This difference in sizes might not always be the case. In fact, the sizes match when encoding a symbol in UTF-8 that requires four 8-bit characters. For example:

with Ada.Text_IO; use Ada.Text_IO; with Ada.Strings.UTF_Encoding; use Ada.Strings.UTF_Encoding; with Ada.Strings.UTF_Encoding.Wide_Wide_Strings; use Ada.Strings.UTF_Encoding.Wide_Wide_Strings; procedure Show_Emoji is Emoji_Symbol : constant UTF_8_String := "😀"; WWS_Emoji_Symbol : constant Wide_Wide_String := Decode (Emoji_Symbol); begin Put_Line ("Wide_Wide_String Length: " & WWS_Emoji_Symbol'Length'Image); Put_Line ("Wide_Wide_String Size: " & WWS_Emoji_Symbol'Size'Image); Put_Line ("UTF-8 String Length: " & Emoji_Symbol'Length'Image); Put_Line ("UTF-8 String Size: " & Emoji_Symbol'Size'Image); New_Line; Put_Line ("UTF-8 String: " & Emoji_Symbol); end Show_Emoji;

In this case, both strings — using the Wide_Wide_String type or the UTF_8_String type — have the same size: 32 bits.

Portability of UTF-8 in source-code files

In the previous code example, we were assuming that the format that we use for the source-code file itself is UTF-8. This allows us to simply use emojis — and other Unicode symbols — directly in strings:

Emoji_Symbol : constant UTF_8_String := "😀";

This approach, however, might not be portable. For example, if the compiler uses a different string encoding for source-code files, it might interpret that Unicode symbol as something else — or just throw a compilation error.

If you're afraid that format mismatches might happen in your compilation environment, you may want to write strings in your code in a completely portable fashion, which consists in entering the exact sequence of codes in bytes — using the Character'Val function — for the symbols you want to use.

We can reuse parts of the previous example and replace the UTF-8 symbol with the corresponding UTF-8 code:

with Ada.Text_IO; use Ada.Text_IO; with Ada.Strings.UTF_Encoding; use Ada.Strings.UTF_Encoding; procedure Show_Emoji is Emoji_Symbol : constant UTF_8_String := Character'Val (16#f0#) & Character'Val (16#9f#) & Character'Val (16#98#) & Character'Val (16#80#); begin Put_Line ("UTF-8 String: " & Emoji_Symbol); end Show_Emoji;

Here, we use a sequence of four calls to the Character'Val(code) function for the UTF-8 code that corresponds to the "😀" symbol.

UTF-16 encoding and decoding

So far, we've discussed the UTF-8 encoding scheme. However, other encoding schemes exist and are supported as well. In fact, the Ada.Strings.UTF_Encoding package defines three encoding schemes:

type Encoding_Scheme is (UTF_8, UTF_16BE, UTF_16LE);

For example, instead of using UTF-8 encoding, we can use UTF-16 encoding. To convert between UTF-8 and UTF-16 encoding schemes, we can make use of the conversion functions from the Ada.Strings.UTF_Encoding.Conversions package.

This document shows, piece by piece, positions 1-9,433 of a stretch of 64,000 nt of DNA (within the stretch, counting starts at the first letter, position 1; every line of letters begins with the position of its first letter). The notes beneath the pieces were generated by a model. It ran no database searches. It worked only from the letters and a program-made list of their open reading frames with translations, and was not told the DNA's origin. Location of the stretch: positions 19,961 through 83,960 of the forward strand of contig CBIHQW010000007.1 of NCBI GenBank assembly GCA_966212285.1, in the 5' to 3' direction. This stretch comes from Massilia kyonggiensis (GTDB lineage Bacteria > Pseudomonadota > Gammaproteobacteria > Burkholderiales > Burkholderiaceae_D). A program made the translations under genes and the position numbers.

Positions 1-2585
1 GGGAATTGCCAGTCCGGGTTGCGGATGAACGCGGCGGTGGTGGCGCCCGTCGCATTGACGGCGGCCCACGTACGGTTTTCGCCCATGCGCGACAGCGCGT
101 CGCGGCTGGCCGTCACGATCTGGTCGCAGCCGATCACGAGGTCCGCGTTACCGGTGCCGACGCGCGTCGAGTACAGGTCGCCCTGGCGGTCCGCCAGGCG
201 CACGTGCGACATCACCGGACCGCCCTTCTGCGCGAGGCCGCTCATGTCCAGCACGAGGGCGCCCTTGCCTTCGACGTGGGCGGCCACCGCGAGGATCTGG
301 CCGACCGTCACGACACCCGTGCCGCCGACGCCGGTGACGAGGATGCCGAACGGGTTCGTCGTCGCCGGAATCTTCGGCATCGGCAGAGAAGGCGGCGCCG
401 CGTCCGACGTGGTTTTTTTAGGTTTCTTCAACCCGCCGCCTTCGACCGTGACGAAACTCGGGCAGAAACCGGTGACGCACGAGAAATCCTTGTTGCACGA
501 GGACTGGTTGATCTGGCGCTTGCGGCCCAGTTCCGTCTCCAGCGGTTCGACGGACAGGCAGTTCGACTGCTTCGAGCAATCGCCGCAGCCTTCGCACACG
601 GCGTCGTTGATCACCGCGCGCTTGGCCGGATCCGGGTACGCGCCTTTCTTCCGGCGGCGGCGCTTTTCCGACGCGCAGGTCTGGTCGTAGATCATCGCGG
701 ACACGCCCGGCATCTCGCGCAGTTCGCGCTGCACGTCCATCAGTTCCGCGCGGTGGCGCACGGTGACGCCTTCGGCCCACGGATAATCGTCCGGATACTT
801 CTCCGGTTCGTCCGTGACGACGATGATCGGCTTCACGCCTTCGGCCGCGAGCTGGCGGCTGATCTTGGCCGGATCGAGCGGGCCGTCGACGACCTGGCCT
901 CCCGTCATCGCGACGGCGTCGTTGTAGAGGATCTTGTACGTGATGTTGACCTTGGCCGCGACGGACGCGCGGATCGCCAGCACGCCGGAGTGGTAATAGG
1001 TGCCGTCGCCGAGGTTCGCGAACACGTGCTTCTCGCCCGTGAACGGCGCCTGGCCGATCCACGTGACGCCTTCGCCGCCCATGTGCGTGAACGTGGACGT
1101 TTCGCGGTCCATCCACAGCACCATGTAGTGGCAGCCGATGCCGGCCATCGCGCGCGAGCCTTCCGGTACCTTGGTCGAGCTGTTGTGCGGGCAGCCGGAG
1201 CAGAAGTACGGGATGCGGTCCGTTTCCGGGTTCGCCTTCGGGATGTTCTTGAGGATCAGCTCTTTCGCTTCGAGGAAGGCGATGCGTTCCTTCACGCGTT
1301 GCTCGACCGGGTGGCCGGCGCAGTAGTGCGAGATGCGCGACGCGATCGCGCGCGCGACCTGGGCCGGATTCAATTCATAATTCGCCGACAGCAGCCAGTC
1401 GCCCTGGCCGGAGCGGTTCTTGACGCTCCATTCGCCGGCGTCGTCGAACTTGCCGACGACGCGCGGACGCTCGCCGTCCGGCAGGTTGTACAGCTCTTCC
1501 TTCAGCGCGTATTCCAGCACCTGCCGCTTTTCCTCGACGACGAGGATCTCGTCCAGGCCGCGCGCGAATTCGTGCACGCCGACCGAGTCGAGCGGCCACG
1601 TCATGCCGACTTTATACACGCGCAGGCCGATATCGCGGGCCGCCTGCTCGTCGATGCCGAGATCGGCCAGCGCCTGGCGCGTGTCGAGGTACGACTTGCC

To declare a UTF-16 encoded string, we can use one of the following data types:

  • the 8-bit-character based UTF_String type, or

  • the 16-bit-character based UTF_16_Wide_String type.

When using the 8-bit version, though, we have to specify the input and output schemes when converting between UTF-8 and UTF-16 encoding schemes.

Let's see a code example that makes use of both UTF_String and UTF_16_Wide_String types:

with Ada.Text_IO; use Ada.Text_IO; with Ada.Strings.UTF_Encoding; use Ada.Strings.UTF_Encoding; with Ada.Strings.UTF_Encoding.Conversions; use Ada.Strings.UTF_Encoding.Conversions; procedure Show_UTF16_Types is World_Emoji_UTF_8 : constant UTF_8_String := "🌐"; World_Emoji_UTF_16 : constant UTF_16_Wide_String := Convert (World_Emoji_UTF_8); -- ^ Calling Convert for UTF_8_String -- to UTF_16_Wide_String conversion. World_Emoji_UTF_16BE : constant UTF_String := Convert (Item => World_Emoji_UTF_8, Input_Scheme => UTF_8, Output_Scheme => UTF_16BE); -- ^ Calling Convert for UTF_8_String -- to UTF_String conversion in UTF-16BE -- encoding. begin Put_Line ("UTF_8_String: " & World_Emoji_UTF_8); Put_Line ("UTF_16_Wide_String: " & Convert (World_Emoji_UTF_16)); -- ^ Calling Convert for UTF_16_Wide_String -- to UTF_8_String conversion. Put_Line ("UTF_String / UTF_16BE: " & Convert (Item => World_Emoji_UTF_16BE, Input_Scheme => UTF_16BE, Output_Scheme => UTF_8)); end Show_UTF16_Types;

In this example, we're declaring a UTF-8 encoded string and storing it in the World_Emoji_UTF_8 constant. Then, we're calling the Convert functions to convert between UTF-8 and UTF-16 encoding schemes. We're using two versions of this function:

  • the Convert function that returns an object of UTF_16_Wide_String type for an input of UTF_8_String type, and

  • the Convert function that returns an object of UTF_String type for an input of UTF_8_String type.

    • In this case, we need to specify the input and output schemes (see Input_Scheme and Output_Scheme parameters in the code example).

Previously, we've seen that the Ada.Strings.UTF_Encoding.Wide_Wide_Strings package offers functions to convert between UTF-8 and the Wide_Wide_String type. The same kind of conversion functions exist for UTF-16 strings as well. Let's look at this code example:

with Ada.Text_IO; use Ada.Text_IO; with Ada.Strings.UTF_Encoding; use Ada.Strings.UTF_Encoding; with Ada.Strings.UTF_Encoding.Wide_Wide_Strings; use Ada.Strings.UTF_Encoding.Wide_Wide_Strings; with Ada.Strings.UTF_Encoding.Conversions; use Ada.Strings.UTF_Encoding.Conversions; procedure Show_WW_UTF16_String is World_Emoji_UTF_16 : constant UTF_16_Wide_String := Wide_Character'Val (16#D83C#) & Wide_Character'Val (16#DF10#); -- ^ Calling Wide_Character'Val -- to specify the UTF-16 code for "🌐" WWS_World_Emoji : constant Wide_Wide_String := Decode (World_Emoji_UTF_16); -- ^ Calling Decode for UTF_16_Wide_String -- to Wide_Wide_String conversion. begin Put_Line ("UTF_16_Wide_String: " & Convert (World_Emoji_UTF_16)); -- ^ Calling Convert for UTF_16_Wide_String -- to UTF_8_String conversion. Put_Line ("Wide_Wide_String: " & Encode (WWS_World_Emoji)); -- ^ Calling Encode for Wide_Wide_String -- to UTF_8_String conversion. end Show_WW_UTF16_String;

In this example, we're calling the Wide_Character'Val function to specify the UTF-16 code for an emoji — the "🌐" symbol. We're then using the Decode function to convert between the UTF_16_Wide_String and the Wide_Wide_String types.

Relevant topics

Todo

Complete section!